RIP, Songwriters Jerry Leiber and Nick Ashford
Both Jerry Leiber and Nick Ashford were part of songwriting teams responsible for countless intricate pop hits across the second half of the 20th Century, and arguably anyone in the business of writing songs owes a great debt to them. Losing both on Monday -- Leiber, 78, died of cardiopulmonary failure
in Los Angeles, and Ashford, 69, passed after complications from throat cancer in New York City -- was a catastrophic blow to any music fan from the baby boomer era on. For those of us born after the mid-'70s, these records were the ones that our parents held onto for us to hear.
Wordsmith Leiber and his melodic foil Mike Stoller were best-known as just Leiber & Stoller, whose songs defined the careers of Elvis Presley and the Coasters. Similarly, it's impossible to think of Ashford without his creative and life partner, Valerie Simpson, and the work they did as Ashford & Simpson, writing hits for Motown and later as a performing team. In either case, many of the songs that came out of these partnerships have become documents of America's rich cultural history and the jumping-off point for some personal anecdotes that follow.
It's impossible (and not necessary) to choose a favorite Leiber & Stoller moment; many of us will go back to "Stand by Me" easily. While "Down in Mexico," "Kansas City," and "Riot in Cell Block No. 9" all showed the snarl, flexibility, and cleverness of the duo's work, "Stand by Me" (written with Ben E. King) proved to be the type of song that resonated just as deeply with the many artists who covered it as it did with the listening public.
Now a 50-year-old track, there are hundreds of recorded versions of "Stand by Me," a very solid Rob Reiner film, and thousands of tender moments at family functions, school dances, and, in my own case, a high school orchestra performance that will be inextricably linked to a deceivingly simple, three-chord gem.
The Symphonia of Boca Raton: James Judd, Guest Conductor
TicketsThu., Dec. 8, 8:00pm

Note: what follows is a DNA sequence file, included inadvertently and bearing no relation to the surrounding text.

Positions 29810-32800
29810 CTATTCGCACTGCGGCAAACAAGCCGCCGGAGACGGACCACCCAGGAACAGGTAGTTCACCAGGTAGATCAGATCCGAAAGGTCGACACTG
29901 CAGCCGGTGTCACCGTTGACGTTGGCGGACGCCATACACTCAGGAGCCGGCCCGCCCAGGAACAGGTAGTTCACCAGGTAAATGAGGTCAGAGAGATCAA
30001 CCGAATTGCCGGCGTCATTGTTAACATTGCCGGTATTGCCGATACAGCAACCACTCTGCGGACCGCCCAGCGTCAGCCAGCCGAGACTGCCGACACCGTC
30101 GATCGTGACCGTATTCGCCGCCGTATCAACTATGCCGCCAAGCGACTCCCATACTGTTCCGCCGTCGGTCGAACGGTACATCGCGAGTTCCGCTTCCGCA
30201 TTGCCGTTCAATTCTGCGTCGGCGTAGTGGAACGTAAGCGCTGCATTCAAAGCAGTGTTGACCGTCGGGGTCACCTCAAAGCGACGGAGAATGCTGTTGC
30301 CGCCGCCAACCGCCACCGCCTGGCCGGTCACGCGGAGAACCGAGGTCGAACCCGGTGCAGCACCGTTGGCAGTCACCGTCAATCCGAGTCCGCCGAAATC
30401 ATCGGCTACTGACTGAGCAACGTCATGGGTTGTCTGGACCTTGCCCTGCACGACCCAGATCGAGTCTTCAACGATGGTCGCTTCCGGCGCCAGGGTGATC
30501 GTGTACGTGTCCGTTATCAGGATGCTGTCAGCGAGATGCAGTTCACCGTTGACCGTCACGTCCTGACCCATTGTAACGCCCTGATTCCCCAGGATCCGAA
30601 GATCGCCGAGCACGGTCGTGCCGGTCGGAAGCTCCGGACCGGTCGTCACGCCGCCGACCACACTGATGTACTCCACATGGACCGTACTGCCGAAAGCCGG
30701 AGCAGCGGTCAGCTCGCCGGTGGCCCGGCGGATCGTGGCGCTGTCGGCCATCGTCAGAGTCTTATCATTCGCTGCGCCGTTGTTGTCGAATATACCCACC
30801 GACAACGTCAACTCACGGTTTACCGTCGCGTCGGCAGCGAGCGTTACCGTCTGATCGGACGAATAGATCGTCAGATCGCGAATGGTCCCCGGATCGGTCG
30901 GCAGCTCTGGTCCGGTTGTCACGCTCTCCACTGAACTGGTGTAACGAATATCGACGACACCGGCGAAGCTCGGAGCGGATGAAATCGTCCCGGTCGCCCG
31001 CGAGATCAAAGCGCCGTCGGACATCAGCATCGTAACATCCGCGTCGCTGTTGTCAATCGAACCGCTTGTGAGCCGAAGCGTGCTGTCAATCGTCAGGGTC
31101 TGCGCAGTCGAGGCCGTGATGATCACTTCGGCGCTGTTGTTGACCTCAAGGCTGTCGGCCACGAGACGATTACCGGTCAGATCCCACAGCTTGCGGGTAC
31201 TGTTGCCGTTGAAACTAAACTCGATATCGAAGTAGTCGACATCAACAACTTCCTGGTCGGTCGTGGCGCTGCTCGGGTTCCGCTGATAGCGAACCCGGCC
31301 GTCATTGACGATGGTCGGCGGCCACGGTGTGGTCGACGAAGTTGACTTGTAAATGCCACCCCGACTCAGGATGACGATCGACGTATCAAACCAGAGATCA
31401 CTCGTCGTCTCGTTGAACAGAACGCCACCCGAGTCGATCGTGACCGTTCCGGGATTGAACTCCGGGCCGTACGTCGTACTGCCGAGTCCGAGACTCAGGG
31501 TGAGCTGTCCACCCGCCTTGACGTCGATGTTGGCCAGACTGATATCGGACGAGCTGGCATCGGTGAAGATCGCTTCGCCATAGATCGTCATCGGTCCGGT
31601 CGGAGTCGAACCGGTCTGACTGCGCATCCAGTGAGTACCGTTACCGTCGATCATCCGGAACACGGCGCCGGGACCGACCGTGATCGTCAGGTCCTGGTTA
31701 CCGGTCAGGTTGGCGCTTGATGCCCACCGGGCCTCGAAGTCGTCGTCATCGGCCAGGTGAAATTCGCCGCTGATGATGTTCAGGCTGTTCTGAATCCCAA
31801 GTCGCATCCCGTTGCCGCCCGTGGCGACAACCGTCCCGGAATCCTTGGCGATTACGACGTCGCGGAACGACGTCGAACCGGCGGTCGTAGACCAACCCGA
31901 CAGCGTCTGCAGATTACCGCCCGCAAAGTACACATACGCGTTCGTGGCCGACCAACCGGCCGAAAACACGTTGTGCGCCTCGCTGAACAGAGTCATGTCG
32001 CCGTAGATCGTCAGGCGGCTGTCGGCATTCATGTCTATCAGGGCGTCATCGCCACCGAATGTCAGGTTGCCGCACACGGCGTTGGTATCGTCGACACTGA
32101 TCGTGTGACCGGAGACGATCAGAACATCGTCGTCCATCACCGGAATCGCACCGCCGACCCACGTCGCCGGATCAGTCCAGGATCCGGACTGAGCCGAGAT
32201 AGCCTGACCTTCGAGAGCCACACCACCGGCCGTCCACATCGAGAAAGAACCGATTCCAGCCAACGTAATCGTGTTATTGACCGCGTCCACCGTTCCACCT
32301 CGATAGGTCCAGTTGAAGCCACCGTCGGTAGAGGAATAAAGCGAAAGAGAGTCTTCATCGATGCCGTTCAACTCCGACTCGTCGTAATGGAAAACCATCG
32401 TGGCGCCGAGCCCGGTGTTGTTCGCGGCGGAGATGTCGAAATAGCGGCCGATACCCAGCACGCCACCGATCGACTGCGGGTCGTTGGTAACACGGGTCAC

Florida Chamber Orchestra Presents Christmas Concert
TicketsFri., Dec. 9, 8:00pm
TicketsFri., Dec. 9, 8:00pm
Ms. Lauryn Hill - The MLH Caravan: A Diaspora Calling! Concert Series
TicketsFri., Dec. 9, 8:30pm
South Florida Pride Wind Ensemble: Holiday Treasures
TicketsSat., Dec. 10, 7:00pm
Since then, John Lennon and Sean Kingston (with "Beautiful Girls") are notable among the many who have updated "Stand by Me." Both of their wildly different approaches to this song turned out to be career-defining moments. Lennon's version also has become a favorite in my wedding DJ sets.
Narrowing down to a single Ashford & Simpson composition is equally harrowing. The stops along the way are unbelievable: Ray Charles' "Let's Go Get Stoned," Marlena Shaw's "California Soul," and their own hits, "Solid" and "I'm Every Woman." In this case, though, it's the gifts Ashford gave Marvin Gaye (and Simpson gave Tammi Terrell) in the mid-'60s that linger here. As it turns out, these duets proved to be among my parents' favorites to replicate in my house during my childhood. Similar to "Stand by Me," there are few songs expressing devotion deeper than "You're All I Need to Get By."
Most strikingly -- much like "Ain't No Mountain High Enough" -- this is a song about a shared love, and the harmonies and traded stanzas between Gaye and Terrell (and Ashford & Simpson on backing vocals) echo the sentiments expressed. Unsurprisingly, this later became an Aretha Franklin classic, and Method Man and Mary J. Blige's take on the track "You're All I Need" further shows the song's resilience.
What has already been said, and will continue on, is that the legacy of great songwriters like Jerry Leiber and Nick Ashford is easy to quantify. Look no further than the number-one hits, the Grammys, and the Songwriter's Hall of Fame distinctions. But keep in mind that neither of their songwriting partnerships had any true template for what they ended up accomplishing. What will always set apart Lieber & Stoller and Ashford & Simpson will be that their lyrics and melodies filled a need that listeners had no idea existed and that songwriters have tried to emulate ever since.
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